In our psychotherapy training, we learn about how families develop themes that get passed through generations, usually without them even realising it. The term intergenerational trauma gets used a lot to describe how the effects of trauma like war, poverty, colonisation and migration can be felt by all the children born thereafter in a family that experiences the original trauma.
For example, some children in Christchurch suffer from PTSD (post traumatic stress disorder), even though they were born after the devastating earthquakes there in 2010 and 2011. Their parents' stress has been passed to them, through parenting or perhaps in utero, or perhaps in some way we really can't understand fully yet using western ideology. Some cultures and worldview, such as Te Ao Māori understand that tupuna (ancestors) and their experiences are our future, and are always impacting our lives.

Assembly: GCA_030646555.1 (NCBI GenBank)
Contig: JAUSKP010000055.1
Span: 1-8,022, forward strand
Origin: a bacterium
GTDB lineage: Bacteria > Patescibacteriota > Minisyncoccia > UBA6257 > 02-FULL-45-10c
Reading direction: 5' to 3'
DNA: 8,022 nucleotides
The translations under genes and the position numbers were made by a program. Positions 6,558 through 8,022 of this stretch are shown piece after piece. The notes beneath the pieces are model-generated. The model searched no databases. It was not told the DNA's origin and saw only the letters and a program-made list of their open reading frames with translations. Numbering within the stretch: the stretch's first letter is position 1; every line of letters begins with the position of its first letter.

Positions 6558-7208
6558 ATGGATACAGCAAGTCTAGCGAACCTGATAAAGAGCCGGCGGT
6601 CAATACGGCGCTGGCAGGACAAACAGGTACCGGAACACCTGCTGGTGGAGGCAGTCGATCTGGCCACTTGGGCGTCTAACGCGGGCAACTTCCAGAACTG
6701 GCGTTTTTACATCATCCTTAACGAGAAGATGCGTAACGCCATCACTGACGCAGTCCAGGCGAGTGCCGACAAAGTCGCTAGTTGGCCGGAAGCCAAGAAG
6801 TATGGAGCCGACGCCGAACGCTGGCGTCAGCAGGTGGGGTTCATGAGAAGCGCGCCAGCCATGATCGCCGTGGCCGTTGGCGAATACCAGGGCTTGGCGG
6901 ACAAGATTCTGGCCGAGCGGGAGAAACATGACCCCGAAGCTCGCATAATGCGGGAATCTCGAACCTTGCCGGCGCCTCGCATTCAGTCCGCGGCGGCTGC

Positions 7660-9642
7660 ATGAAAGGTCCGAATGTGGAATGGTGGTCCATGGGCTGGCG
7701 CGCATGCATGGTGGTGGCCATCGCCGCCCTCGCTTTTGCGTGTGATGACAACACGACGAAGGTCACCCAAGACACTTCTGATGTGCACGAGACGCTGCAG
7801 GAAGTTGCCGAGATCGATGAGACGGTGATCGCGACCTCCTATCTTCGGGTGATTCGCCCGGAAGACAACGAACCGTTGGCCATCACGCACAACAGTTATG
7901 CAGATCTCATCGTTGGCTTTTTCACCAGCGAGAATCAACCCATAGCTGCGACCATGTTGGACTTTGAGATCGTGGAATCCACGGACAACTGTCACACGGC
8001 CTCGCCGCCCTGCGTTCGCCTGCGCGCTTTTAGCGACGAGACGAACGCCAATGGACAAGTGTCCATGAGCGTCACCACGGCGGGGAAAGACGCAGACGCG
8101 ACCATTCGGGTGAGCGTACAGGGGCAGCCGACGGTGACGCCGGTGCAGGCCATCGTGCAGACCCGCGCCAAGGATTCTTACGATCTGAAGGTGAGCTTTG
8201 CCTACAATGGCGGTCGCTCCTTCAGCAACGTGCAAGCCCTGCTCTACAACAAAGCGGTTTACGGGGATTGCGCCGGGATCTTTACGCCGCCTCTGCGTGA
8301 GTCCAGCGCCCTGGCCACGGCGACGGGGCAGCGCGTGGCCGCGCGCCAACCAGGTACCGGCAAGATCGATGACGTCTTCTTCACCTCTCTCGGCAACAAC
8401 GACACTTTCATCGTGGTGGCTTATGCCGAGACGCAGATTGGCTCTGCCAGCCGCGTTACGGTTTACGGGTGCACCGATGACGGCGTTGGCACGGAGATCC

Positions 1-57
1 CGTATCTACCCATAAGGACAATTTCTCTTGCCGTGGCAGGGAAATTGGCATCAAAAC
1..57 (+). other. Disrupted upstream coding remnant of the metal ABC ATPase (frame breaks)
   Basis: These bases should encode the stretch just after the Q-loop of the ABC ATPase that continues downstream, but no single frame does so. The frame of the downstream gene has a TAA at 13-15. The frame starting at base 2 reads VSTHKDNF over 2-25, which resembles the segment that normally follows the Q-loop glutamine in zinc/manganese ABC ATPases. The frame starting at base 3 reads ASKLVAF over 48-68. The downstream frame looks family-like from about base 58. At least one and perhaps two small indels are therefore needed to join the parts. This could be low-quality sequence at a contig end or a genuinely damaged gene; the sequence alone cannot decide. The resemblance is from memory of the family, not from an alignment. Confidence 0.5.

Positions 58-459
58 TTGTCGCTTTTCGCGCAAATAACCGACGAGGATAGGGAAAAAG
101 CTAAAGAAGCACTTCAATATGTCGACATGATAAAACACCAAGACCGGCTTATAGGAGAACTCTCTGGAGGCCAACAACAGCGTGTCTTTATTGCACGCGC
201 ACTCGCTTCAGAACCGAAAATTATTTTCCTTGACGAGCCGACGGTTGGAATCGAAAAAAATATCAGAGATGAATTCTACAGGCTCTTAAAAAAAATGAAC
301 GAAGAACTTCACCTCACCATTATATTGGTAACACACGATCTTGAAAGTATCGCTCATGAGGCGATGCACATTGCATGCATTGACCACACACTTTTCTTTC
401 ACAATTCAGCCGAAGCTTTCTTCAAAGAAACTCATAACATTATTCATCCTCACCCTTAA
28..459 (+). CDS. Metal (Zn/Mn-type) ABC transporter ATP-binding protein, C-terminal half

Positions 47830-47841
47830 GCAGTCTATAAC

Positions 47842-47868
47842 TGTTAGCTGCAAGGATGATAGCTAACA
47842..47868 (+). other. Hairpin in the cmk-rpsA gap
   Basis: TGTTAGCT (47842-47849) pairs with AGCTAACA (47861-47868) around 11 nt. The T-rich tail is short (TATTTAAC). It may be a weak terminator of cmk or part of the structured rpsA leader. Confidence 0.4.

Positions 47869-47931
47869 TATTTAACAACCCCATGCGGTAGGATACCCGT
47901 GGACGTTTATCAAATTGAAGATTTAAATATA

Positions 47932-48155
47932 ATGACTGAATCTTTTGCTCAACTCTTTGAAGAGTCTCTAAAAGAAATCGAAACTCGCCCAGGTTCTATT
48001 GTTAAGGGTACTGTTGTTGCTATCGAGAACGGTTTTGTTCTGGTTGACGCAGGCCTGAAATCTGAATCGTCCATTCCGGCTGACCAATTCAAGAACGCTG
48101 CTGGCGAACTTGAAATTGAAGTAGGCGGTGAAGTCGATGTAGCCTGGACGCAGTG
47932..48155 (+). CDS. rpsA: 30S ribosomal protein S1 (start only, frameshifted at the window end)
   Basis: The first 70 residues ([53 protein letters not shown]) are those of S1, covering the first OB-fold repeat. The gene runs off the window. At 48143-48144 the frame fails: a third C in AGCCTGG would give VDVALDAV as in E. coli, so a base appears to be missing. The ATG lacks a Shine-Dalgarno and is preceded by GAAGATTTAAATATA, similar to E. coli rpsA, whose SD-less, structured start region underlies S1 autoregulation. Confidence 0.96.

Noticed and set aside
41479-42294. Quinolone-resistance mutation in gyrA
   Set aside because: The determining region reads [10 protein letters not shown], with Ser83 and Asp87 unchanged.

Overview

In the enthralling book Homegoing, by Yaa Gyasi, which was recommended to me by the Women's Bookshop and read over the summer holidays, the story is told of eight generations of one African family, and it is clear that still, the effects of enslavement and African colonisation impact on children living today in America. For example, in the book the present day characters Marjorie and Marcus have fears of fire and water respectively, which the reader can see originate from experiences eight generations before, although Marjorie and Marcus cannot see this.
Reading this book emphasised to me both the Homegoing that I might undertake one day, but also that colonisation and events of Aotearoa New Zealand's past are very much relevant to the mental health and wellbeing of our people today. For Maori especially, the impacts cannot be ignored.